Your organization location may cause you to think about high-speed organization access to The web such as Metro Ethernet and/or gigabit Internet. “Lit buildings” that have already been wired by a carrier, are commonly the site for these. Choosing to add high-speed Internet to your office is a tough decision but it can be less expensive and easier than you think.
Absent the need to introduce Metro Ethernet into a new building, it is not particularly costly to connect Metro Ethernet to a suite or office within that building. Depending on availability, it is often possible to obtain high-speed access to The Internet with Metro Ethernet or gigabit Internet in 30 days or less.
Your business may host its own servers. Do they run websites APIs or data feeds for external offices? Are your company headquarters with a hosted application accessed by 50 branch offices? Are you hosting the point of sale (POS) system for 15, 000 retail chain stores? Do you run a law office that hosts the data for satellite offices in different cities or states?
If you host programs, data or information centrally, people outside of the central location need to have access. People can’t work if you have no Internet connection. Can your intranet solution support your needs? Can it support multiple simultaneous connections? Is it stable enough to handle this when they are from various sites?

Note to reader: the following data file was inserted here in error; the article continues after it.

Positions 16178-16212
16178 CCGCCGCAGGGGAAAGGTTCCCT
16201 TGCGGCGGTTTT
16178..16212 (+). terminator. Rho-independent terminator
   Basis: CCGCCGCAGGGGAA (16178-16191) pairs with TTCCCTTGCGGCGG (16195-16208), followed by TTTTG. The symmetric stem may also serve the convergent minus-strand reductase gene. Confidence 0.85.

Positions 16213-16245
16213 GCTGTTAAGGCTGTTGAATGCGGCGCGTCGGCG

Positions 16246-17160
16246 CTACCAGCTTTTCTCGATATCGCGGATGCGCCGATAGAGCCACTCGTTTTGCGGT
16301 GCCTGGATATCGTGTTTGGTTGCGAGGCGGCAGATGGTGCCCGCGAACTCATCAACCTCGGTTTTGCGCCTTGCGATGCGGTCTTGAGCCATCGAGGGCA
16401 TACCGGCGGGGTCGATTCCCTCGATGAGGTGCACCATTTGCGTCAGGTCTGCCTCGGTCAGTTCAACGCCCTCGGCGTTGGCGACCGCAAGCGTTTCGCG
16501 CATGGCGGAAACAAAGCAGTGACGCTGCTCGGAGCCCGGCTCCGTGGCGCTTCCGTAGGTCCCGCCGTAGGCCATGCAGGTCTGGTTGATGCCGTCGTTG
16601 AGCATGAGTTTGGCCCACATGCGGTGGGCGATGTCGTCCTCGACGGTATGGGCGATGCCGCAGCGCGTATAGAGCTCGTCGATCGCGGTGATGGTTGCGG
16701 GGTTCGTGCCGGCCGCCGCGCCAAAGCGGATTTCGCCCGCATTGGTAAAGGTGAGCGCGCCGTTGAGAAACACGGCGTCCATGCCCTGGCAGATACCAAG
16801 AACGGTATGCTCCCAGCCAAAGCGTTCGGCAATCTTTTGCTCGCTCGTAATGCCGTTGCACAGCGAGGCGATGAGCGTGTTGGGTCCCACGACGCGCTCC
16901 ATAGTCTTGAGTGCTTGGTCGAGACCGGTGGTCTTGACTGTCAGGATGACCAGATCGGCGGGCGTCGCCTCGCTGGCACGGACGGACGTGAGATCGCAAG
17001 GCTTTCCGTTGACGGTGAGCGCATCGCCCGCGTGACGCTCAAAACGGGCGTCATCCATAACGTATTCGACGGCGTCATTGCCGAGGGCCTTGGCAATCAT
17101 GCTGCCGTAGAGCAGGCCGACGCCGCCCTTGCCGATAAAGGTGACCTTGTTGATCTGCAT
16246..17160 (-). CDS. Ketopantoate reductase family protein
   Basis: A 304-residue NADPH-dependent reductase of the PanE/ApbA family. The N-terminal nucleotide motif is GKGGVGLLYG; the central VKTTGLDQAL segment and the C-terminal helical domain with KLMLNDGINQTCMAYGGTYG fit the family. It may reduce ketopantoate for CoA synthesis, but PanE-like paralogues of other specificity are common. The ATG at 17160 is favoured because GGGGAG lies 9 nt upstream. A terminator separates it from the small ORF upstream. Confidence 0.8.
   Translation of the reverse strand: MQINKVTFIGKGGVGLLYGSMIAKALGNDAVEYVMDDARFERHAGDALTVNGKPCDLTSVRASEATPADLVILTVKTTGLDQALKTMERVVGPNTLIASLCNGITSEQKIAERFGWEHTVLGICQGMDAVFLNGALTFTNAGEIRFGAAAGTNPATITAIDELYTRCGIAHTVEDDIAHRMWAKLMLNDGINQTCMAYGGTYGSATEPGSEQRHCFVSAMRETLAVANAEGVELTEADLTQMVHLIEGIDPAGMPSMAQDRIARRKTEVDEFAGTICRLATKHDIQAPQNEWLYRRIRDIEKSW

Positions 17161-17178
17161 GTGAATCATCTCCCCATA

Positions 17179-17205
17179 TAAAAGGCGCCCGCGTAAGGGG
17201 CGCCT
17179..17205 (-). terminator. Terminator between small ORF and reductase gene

For one office or a small organization with just one or two people surfing the web, a less expensive 10 Meg circuit or a cable modem may meet your needs. High-speed access to The net is advisable for the headquarters. Gigabit Ethernet, Metro Ethernet or some other high-speed dedicated circuit is recommended. While high speed is great, you also need support for your multiple diverse connections. A cable modem would probably not be enough.
Bringing in a cable modem, which seems to save money, may actually come at a price. Even though you pay less money per month you must consider that the bandwidth you receive may be shared and used by multiple parties in the building. During peak use hours, you may not be able to reach proper speeds. Cable companies are known to limit or predetermine the amount of bandwidth available for delivery in any particular community. The bandwidth branches off to the multiple buildings, offices and tenants within them. During crucial working hours, you may not get to the 30-meg speed you have been capped at. Will there be trouble if your expectation is set at 30 but you only get 8 or 10?